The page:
4.) Upstart: do nothing better than any other init system and is transparent to the user

    5.) Unity: rewrite fetish? some love it some hate it basically another concept choice of desktop for linux no biggie here

    6.) Patent protection: completely from upstream and FSF, if existant

    7.) Support: completely from upstream maybe less now

    8.) Documentation: mostly upstream but i recognize they did an effort in present it nicely to the user

    9.) LTS: few of the good ideas coming from canonical but redhat/debian came first

    10.) graphic improvements: 100% upstream mostly VMware, Intel, AMD, community, Xorg foundation, Freedesktop foundation, etc

    11.) package system: Debian

    12.) Ubuntu store: horrible performance but it works probably to be replaced later for packagekit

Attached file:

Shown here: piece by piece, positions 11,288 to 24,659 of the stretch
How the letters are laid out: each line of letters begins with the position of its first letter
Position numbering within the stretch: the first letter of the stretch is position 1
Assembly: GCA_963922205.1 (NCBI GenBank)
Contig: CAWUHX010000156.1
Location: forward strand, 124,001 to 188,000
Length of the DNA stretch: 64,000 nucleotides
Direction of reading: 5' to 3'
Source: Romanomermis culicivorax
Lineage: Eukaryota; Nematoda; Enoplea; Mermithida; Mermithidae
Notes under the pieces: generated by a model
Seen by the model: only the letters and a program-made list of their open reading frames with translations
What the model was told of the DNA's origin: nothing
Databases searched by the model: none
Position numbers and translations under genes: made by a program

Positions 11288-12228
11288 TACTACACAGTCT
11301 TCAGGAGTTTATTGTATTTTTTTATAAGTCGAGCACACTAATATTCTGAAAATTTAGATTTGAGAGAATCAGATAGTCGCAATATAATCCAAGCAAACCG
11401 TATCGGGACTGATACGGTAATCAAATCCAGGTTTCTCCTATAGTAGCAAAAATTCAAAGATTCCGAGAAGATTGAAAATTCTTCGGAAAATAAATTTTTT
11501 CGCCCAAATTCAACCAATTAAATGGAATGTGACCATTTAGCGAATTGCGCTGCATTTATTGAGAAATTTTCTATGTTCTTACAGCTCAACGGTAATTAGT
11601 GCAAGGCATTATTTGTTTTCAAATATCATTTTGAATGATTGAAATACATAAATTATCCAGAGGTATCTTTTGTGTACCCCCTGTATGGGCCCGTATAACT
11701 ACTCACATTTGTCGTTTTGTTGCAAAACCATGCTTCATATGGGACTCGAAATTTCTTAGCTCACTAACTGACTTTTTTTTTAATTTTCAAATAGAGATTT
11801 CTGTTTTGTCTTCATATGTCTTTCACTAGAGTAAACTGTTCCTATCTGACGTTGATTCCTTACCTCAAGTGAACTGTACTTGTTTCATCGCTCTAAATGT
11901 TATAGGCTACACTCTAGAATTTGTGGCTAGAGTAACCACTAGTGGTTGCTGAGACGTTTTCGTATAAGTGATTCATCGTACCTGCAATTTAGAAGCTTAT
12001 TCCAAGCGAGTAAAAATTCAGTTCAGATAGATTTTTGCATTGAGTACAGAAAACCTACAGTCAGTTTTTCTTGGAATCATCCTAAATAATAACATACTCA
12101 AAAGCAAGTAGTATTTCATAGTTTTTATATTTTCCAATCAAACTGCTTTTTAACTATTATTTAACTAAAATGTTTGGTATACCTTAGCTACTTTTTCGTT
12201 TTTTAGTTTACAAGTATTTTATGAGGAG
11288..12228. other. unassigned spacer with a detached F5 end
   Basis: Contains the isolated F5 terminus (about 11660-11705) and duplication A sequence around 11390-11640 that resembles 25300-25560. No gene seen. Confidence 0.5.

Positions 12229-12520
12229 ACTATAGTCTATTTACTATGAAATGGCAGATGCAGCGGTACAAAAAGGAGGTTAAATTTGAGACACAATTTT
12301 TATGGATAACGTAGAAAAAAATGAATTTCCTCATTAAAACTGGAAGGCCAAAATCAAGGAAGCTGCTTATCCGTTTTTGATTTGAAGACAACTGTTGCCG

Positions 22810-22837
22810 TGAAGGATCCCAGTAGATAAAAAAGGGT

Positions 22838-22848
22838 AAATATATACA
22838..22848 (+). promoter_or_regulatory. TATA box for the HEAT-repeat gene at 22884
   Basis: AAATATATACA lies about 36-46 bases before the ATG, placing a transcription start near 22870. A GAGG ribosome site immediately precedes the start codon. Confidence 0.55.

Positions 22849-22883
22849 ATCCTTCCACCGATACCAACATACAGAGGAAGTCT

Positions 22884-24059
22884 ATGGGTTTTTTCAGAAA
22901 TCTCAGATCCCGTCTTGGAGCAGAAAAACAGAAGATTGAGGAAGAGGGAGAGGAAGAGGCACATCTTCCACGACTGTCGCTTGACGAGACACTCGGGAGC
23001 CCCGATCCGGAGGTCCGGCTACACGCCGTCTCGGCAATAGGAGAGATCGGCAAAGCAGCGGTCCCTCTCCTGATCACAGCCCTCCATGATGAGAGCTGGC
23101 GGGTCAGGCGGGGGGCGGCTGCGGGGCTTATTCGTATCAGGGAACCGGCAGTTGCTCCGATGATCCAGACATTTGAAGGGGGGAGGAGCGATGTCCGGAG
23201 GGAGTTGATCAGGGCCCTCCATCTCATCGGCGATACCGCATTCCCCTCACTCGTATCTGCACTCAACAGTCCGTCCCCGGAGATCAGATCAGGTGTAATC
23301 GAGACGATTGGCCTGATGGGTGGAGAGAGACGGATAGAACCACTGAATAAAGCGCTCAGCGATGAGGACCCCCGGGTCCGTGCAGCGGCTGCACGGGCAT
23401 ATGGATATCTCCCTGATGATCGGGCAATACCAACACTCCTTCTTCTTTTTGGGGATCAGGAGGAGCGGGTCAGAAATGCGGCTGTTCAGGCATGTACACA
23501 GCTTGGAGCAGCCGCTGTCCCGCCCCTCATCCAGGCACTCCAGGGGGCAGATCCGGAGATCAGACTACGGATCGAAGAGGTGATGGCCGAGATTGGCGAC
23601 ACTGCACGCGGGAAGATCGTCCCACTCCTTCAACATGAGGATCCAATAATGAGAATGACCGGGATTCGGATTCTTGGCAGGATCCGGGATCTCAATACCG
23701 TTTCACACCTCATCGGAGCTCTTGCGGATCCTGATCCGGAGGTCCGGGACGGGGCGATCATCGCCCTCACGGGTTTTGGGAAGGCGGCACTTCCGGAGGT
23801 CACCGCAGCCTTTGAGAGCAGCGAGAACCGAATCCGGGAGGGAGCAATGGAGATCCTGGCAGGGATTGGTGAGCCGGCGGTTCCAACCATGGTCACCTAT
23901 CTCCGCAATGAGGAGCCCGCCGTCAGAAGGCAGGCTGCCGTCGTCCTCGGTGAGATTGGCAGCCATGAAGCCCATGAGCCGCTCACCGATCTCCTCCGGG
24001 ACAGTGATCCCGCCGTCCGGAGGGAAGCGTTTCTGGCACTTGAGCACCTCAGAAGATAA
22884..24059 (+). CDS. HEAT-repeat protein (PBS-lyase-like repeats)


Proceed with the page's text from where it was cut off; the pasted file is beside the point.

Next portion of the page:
Sure i admit PR or not they managed to snatch some final users from windows and kinda create a principle of brand recognition but ubuntu still present the same issue for mass adoption than any other linux suffer and Mir just hurt it more, i mean the only back that linux offer is the massive collective not companies and even IBM understood this and that alone says a lot.

    Problems for any distro to attack mass market:
    1.) subpar graphical system: WIP by Intel/AMD/VMware/IBM/RedHat/Collabora/X.org foundation/Samsung/Freedesktop.org/FSF/Lunar systems/community named Wayland/DRM/KMS/Gallium
    2.) subpar Drivers: WIP many hardware manufacturers/FSF/kernel.org/etc but still miss many